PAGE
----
SCOUTING THE BEARS
WVU faces yet another foe with a first-year head coach. Paul Lusk got his team off to a great start with four consecutive wins, but then dropped three in a row before bouncing back with three consecutive wins to forge their current 7-3 record.
Unlike some recent Mountaineer foes, Missouri State features balanced scoring across its lineup. Forward Kyle Weems, the Missouri Valley Conference Preseason Player of the Year, leads the team with averages of 14.4 points and 7.5 rebounds per game. His scoring does come at the expense of a high number of shots, as he is hitting under 40% of his attempts from the field. Center Caleb Patterson (6-11) supports Weems in the scoring column with 12.9 ppg, but averages just 3.6 rebounds per outing despite his size. He's an excellent free throw shooter, making 82.8% of his tries, so West Virginia will need to be disciplined when he gets the ball. Isaiah Rhine is the sole true frontcourt sube with appreciable minutes. He averages 3.0 ppg and 1.9 rpg while exhibiting physical play inside. He has committed 28 fouls while playing just 10.4 minutes per contest.
The Bears have no fewer than seven players filling roles at the guard and swing forward positions. Starter Jamar Gulley and backup Anthony Downing lead the pack in scoring with 9.9 ppg averages each. Gulley gets good shots, many of them from close range, while Downing capitalizes on the three-pointer for much of his scoring. Former DePaul guard Michael Bizoukas, a thorn in the side of WVU in previous seasons, is playing a post-graduate year for the Bears, and has moved into a playmaker role. He holds an excellent 3.1-1 assist-to-turnover ratio, and also chips in 5.7 points and 4.0 rebounds per game. Nathan Scheer holds down the final starting spot, but isn't quite as productive, scoring just 3.4 ppg.
Off the bench, Lusk can call on players such as Corey Copeland, a 6-5 sophomore who understands his role well. Copeland has just one turnover in 111 minutes this year. Keith Pickens, another sophomore swingman, averages 3.8 points per outing, but has missed the Bears' last two games with injuries. He's a solid defender and has previous starting experience, but his durability has been a problem. He missed all of last year with a knee injury, and also missed the first two exhibition games of this year. More recently, he sat out MSU's last two games with further hurts, so his status for the WVU game is in question.
While Missouri State doesn't shoot lights out, the Bears will be on the firing range from all angles, which means the Mountaineer defense will have to defend all parts of the floor on the offensive end.
WVU 8-2, 0-0
MSU 7-3, 0-0
WVU - 46
MSU - 103
This, in turn, puts more pressure on WVU's defenders when they are on the ball. MSU will drive, try to draw help defenders, then kick the ball to an open shooter on the perimeter, but the key in this is for the driver to get past the initial defender. WVU's point guards have been average at best in this play phase in recent games, and simply must do better in staying in front of their opponents on penetration attempts.
On the offensive end, the Mountaineers must continue to get the ball inside, preferably early. The match-up of Deniz Kilicli and Patterson figures to be a good one, with both big men owning good offensive capabilities. Patterson will have to figure out how to contend with Kilicli's grenade-launched hooks, while Kilicli will have to defend Patterson out to the three point line, where the Bear has made nine of his 22 tries. If that's a standoff, WVU should have the edge with Kevin Jones, who doesn't appear to have a Bear defender that can match his height and savvy. MSU might have to rely on a zone to keep Jones from dominating individual match-ups.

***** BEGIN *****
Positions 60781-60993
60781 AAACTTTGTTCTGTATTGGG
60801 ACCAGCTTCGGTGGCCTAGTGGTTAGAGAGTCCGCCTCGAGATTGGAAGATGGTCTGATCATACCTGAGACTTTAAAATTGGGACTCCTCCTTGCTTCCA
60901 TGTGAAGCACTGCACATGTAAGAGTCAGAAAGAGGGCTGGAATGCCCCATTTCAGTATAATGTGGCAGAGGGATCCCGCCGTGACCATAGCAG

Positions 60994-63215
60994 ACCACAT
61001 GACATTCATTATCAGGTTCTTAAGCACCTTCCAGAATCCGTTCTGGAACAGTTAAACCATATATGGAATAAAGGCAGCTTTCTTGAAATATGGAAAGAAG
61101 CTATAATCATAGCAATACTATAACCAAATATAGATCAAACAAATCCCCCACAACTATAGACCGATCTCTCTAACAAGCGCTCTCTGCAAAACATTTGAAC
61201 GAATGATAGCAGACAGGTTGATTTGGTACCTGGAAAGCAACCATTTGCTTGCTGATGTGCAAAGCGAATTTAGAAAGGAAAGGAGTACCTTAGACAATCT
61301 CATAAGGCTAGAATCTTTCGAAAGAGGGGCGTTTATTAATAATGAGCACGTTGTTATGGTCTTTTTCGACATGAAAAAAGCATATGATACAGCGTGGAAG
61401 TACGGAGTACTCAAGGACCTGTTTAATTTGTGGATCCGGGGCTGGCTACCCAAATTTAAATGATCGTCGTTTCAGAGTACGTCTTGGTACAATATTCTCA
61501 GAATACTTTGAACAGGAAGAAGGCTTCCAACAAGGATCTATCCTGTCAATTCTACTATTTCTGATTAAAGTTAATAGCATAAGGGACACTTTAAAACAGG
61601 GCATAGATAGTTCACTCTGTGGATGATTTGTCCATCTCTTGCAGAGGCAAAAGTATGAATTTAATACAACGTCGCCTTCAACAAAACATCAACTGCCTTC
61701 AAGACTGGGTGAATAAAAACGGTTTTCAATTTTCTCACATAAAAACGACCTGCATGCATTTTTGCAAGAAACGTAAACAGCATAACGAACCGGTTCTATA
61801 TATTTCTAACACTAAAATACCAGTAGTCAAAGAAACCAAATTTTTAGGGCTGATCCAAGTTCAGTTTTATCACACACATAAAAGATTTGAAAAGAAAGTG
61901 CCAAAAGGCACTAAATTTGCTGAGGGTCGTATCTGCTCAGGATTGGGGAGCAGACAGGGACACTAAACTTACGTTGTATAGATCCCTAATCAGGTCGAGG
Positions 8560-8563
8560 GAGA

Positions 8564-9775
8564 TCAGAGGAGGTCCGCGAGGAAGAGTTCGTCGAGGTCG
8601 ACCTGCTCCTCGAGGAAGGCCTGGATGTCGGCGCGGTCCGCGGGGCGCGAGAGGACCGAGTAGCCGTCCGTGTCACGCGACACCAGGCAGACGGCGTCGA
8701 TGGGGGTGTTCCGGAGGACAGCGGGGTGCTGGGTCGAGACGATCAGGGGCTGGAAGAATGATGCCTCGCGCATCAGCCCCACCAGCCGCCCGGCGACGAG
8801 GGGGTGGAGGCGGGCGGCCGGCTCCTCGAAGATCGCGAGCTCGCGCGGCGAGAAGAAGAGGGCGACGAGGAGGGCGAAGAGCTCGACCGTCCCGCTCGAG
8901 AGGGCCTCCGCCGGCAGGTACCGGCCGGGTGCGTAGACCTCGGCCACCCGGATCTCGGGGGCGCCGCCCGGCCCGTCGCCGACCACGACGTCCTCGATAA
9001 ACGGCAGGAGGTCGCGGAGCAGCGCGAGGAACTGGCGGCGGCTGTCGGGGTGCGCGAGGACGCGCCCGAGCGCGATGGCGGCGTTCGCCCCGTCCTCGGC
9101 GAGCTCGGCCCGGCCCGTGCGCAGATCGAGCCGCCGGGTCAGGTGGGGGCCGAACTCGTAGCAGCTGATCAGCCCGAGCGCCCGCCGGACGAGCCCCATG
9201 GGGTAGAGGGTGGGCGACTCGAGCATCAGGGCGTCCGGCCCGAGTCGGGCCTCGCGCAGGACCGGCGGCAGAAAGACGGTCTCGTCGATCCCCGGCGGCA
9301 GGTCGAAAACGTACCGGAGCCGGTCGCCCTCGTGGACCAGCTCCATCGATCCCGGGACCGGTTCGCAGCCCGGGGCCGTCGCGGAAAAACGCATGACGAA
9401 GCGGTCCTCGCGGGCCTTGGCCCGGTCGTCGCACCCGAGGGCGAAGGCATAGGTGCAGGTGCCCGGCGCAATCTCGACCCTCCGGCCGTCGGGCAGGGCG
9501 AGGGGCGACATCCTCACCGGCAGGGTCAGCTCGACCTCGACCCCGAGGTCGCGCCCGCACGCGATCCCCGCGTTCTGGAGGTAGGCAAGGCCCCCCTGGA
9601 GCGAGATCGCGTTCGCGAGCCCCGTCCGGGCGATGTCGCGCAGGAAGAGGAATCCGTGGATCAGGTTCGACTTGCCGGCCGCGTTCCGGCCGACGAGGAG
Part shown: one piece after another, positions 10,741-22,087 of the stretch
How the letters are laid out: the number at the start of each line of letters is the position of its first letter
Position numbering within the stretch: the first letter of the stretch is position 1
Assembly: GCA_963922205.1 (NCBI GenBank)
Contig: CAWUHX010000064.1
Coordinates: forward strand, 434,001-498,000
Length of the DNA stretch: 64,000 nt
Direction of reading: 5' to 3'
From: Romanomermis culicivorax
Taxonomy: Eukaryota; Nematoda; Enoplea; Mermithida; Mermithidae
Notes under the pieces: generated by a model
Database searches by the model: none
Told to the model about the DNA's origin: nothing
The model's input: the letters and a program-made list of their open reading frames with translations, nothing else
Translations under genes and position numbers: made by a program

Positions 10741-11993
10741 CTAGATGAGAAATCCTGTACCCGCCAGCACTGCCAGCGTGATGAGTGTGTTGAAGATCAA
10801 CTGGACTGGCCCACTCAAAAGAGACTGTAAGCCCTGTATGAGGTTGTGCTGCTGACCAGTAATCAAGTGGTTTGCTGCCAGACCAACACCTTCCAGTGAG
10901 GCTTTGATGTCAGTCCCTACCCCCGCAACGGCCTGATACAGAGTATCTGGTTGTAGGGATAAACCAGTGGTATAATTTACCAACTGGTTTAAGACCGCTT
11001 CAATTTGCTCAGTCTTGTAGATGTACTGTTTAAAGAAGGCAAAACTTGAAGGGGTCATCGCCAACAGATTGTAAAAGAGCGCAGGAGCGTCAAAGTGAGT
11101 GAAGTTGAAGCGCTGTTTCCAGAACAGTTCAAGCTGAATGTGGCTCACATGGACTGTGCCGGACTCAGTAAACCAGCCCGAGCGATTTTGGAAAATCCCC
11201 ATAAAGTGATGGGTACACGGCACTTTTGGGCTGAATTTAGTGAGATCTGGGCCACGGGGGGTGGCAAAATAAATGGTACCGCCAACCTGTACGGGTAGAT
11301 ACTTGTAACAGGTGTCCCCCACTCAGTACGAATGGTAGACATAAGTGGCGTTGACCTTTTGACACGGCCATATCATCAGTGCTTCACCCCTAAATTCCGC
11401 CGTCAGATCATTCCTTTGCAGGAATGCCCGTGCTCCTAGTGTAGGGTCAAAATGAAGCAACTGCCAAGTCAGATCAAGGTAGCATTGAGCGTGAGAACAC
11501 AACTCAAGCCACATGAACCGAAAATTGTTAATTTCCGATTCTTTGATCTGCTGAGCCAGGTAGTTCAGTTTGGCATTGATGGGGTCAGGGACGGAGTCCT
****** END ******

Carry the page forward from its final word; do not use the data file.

Consistency continues to be the goal for WVU overall. It has stretches where the offense executes flawlessly and the defense stifles opponents, then turn around and struggle to get a good shot or keep opponents away from the rim. Those sorts of ups and downs are to be expected with a young team, but there aren't any cupcakes left on the schedule. MSU averages just 10.6 turnovers per game and allows opponents to make fewer than 37% of their shots, so the Bears can't be expected to give the game away. West Virginia will have to play a very good overall game in order to come away with Bob Huggins' 700th career victory.
WVU and Missouri State have two common opponents. The Mountaineers defeated both Oral Roberts and Texas A&M-Corpus Christi, while the Bears split, losing to the Golden Eagles and defeating the Islanders.
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West Virginia is making 48.5% of its shots from the field, while Missouri State has held all tne of their foes under the 43% mark. If there's one game stat that will determine the outcome, this one will be the one to watch.
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Missouri State's coaching staff of head coach Paul Lusk and assistants Steve Woodberry, Pat Baldwin and Kyle Smithpeters rank No. 11 among all Division I coaching staffs for most points produced as players (3,646). Ironically, the Tennessee staff that now consists of former MSU head coach Cuonzo Martin and previous Bears assistants Jon Harris and Kent Willams is the top-scoring Division I staff.
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While WVU head coach Bob Huggins enters the game looking for his 700th career win, MSU coach Paul Lusk will be trying to break into double digits in his personal win column. He has seven wins at Missouri State, and was 2-23 in his only other head coaching stint, a one-year tenure at Division III Dubuque.